Monica shares her thoughts about the differences she noticed between her midwife-supported birth and her midwife-and-doula-supported birth. There is good information about roles here as well -- helpful when trying to explain to family and friends what your midwife will do, and what your doula will do.
I had a doula at my second homebirth. A lot of people asked me why. Here is what I have come up with.
1-First, a doula is not the same as a midwife. Your midwife takes care of all your medical needs and your baby’s medical needs. Your doula isn’t a medical professional. She gives understanding and support for you while you are in labor. She also gives support to your husband.
2-After my first birth at home with a CNM, everything was great. My midwife came with all her supplies. She was perfect at helping me get the birth I dreamed of in the medical way. But I did feel I needed more of the kind of support a doula could give, meaning, just focusing on me and my emotions and physically having labor and my baby. My midwife was taking care of me and my baby, but it was hard to get the support I needed to cope with everything I was feeling.
3-My doula came before my midwife. This was great for me and my husband. He was very worried the first time around. He kind of hung around not sure what to do. I know he was worried and even with good classes he didn’t know what to expect. When our doula came it helped my husband see that laboring was going smoothly. He was also able to relax and know we were both being watched out for.
4-My midwife wanted me to tell her when things were happening with labor. But that didn’t mean she was ready to come and stay with me yet. My doula was able to come be with us earlier in labor and just hang out. She went for a walk with me, and she made me and my husband some sandwiches. She suggested I lay down for a while to rest. She helped remind me of how to take care of myself.
5-My doula and my midwife made a great team. They had worked together at births before. My midwife said I might want to look into a doula the first time but I felt secure with my midwife and her help. Even if the second birth was just like the first with only my midwife, it would have been good. I wanted to try a doula the next time. And I am glad we did. With a doula, I felt like I was being catered to more and taken care of more. It was the difference between a homemade chocolate chip cookie fresh from the oven, or a homemade chocolate chip cookie from the oven with ice cold milk. I am glad I had the full experience. Now I know the best combination for me is a doula and a midwife.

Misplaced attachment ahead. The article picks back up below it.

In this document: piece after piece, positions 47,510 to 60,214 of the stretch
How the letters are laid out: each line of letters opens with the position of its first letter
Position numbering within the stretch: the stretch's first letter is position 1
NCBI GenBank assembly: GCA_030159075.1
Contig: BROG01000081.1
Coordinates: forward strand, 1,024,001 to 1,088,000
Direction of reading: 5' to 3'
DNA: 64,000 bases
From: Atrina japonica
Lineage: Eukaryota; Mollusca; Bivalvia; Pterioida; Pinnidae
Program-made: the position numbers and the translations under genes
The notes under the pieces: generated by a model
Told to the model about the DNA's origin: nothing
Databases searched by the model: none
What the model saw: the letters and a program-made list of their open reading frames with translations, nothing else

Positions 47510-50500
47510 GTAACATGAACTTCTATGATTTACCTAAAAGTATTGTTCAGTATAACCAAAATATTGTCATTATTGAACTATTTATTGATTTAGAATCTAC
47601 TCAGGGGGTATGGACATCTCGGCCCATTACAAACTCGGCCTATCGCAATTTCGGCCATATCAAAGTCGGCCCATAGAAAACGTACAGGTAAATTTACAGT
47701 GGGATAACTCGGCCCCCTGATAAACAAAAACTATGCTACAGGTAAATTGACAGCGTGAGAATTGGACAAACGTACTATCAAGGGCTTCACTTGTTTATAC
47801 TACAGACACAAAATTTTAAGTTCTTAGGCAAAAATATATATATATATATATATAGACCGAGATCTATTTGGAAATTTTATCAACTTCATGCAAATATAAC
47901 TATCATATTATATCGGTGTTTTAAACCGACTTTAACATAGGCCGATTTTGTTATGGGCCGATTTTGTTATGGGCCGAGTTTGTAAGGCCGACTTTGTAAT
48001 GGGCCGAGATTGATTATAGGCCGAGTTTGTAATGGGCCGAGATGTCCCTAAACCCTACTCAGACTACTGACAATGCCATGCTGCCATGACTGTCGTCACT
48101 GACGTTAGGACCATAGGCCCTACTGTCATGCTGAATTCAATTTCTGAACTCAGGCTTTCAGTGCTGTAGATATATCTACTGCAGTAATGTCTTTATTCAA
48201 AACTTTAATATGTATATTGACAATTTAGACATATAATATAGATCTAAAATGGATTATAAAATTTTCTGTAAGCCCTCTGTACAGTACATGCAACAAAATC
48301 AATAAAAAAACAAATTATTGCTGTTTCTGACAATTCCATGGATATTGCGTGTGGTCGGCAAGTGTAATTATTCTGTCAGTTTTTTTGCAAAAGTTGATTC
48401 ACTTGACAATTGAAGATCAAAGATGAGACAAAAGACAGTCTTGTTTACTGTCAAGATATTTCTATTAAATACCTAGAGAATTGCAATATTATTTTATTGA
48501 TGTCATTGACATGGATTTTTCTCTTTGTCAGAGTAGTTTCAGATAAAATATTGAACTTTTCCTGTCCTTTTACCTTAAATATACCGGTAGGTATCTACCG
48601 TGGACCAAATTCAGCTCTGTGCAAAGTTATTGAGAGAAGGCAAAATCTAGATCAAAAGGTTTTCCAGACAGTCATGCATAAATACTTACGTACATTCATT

Monica is a Respiratory Therapist who currently stays home with her two girls. She often worked on the OB floor of a major hospital in Florida. She became friends with, and developed a deep respect for the midwives there. When she was pregnant with her first baby, the midwife she wanted to see was relocating across the state, but this midwife suggested a friend who offered homebirth, and Monica was hooked. She, her husband, and their girls love hiking, camping, and of course, the beach.
I have been a couple of days ahead of these 31 days' posts. Yesterday, on day 8, I was ready through Tuesday, including a special Mother's Day post for day 10. All I needed to do upon waking up today was hit "publish" for day 9's post.
I was called to a laboring mom in Tulare at 2 am, yet I knew I could use my website's mobile app to publish from the hospital -- but not so, I kept getting an error message (while mom was being triaged in a Visalia hospital and I was in the waiting room). I finally gave up and focused on this birth, knowing I could figure it out later.